In facilitative mediation, a neutral attempts to facilitate negotiation between the parties in conflict. Rather than making recommendations or imposing a decision, the neutral encourages the parties to reach their own voluntary solution by exploring each other’s deeper interests. In facilitative mediation, neutrals tend to not disclose their views regarding the conflict.
Mediation can be mandated by a court that is interested in promoting a cost-efficient settlement in a timely manner. When parties reluctantly engage in court-ordered mediation, their odds of settling are low. When the parties eagerly engage in mediation, settlement rates are much higher.
In evaluative mediation the neutrals are more likely to make recommendations and suggestions and to express opinions. Evaluative neutrals help parties assess the legal merits of their arguments and make fairness determinations.
In transformative mediation, neutrals focus on empowering the parties to resolve their conflict and encourage them to recognize each other’s needs and interests. Transformative mediation process endeavors to transform the parties and their relationship by cultivating the skills, attitudes, and empath they need to make constructive change.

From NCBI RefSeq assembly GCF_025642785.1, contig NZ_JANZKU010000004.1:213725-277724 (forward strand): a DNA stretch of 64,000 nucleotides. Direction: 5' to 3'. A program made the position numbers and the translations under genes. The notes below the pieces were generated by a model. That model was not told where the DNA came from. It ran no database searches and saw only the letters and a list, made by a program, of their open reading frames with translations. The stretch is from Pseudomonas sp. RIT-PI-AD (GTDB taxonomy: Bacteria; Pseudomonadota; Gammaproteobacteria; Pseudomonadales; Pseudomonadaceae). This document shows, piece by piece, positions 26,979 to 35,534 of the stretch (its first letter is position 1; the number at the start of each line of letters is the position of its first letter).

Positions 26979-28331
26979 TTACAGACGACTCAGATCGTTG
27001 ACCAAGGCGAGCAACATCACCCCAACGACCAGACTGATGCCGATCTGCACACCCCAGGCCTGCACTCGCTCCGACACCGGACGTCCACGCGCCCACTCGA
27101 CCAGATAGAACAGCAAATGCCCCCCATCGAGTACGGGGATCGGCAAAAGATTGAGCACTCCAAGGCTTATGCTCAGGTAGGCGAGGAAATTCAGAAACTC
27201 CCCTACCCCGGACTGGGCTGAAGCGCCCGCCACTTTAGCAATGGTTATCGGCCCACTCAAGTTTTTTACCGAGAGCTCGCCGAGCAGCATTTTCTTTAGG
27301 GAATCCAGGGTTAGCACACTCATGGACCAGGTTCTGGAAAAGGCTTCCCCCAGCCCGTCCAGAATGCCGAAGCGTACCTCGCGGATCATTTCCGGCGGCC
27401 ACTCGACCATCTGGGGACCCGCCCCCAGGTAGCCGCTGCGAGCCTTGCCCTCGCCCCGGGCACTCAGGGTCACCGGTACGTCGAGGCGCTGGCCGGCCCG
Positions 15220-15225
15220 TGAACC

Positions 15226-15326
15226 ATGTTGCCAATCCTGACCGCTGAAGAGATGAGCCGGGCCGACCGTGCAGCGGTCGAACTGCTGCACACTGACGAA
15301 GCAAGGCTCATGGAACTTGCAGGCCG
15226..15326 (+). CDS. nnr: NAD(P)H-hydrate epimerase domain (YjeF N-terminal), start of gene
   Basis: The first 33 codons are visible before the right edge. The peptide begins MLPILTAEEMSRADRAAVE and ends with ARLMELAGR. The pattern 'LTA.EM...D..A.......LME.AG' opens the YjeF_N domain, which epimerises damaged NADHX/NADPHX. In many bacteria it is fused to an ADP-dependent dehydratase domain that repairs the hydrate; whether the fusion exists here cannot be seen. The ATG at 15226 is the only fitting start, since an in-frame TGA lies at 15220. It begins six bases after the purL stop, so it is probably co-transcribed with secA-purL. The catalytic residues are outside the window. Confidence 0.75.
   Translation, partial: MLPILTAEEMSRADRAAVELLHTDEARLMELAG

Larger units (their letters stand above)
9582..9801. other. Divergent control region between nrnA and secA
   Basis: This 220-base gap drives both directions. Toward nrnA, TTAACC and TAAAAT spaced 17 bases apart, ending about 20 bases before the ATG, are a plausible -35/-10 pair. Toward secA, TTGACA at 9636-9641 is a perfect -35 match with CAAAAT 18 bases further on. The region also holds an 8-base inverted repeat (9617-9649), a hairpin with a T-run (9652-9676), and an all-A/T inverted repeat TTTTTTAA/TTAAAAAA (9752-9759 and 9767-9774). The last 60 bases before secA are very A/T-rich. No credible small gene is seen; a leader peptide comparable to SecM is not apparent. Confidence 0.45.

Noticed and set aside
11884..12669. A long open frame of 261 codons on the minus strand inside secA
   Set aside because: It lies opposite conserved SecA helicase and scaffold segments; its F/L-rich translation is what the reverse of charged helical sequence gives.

In med-arb, a mediation-arbitration hybrid, parties first reach written agreement on the terms of the process, which typically include accepting a binding outcome. Next, they attempt to negotiate a resolution with the help of a neutral.
If the mediation ends with the matter unresolved in whole or part, the parties can move on to arbitration. The neutral can assume the role of arbitrator and render a binding decision, either on the case as a whole or on the unresolved issues. Alternatively, a new arbitrator can take over the case after consulting with the mediator.
In arb-med, the neutral hears evidence and testimony in an arbitration; writes an award but keeps it from the parties; attempts to mediate the dispute; and unseals and issues the previously determined binding award if the parties fail to reach agreement
The process keeps the pressure on the parties to reach an agreement. The neutral, however, cannot change the previous award based on new insights gained during the mediation.
In virtual-mediation, a neutral provides services to parties who are, or need to be, located at a distance from one another.
Virtual-mediation will resemble traditional facilitative mediation, delivered using video conferencing services. The parties can easily communicate in real time, while also benefiting from visual and vocal cues. Early research results suggest that technology-enhanced mediation can be just as effective as in-person meditation. Virtual-mediation can also be a low-stress process that can more quickly generate trust in the process – and a result the outcomes.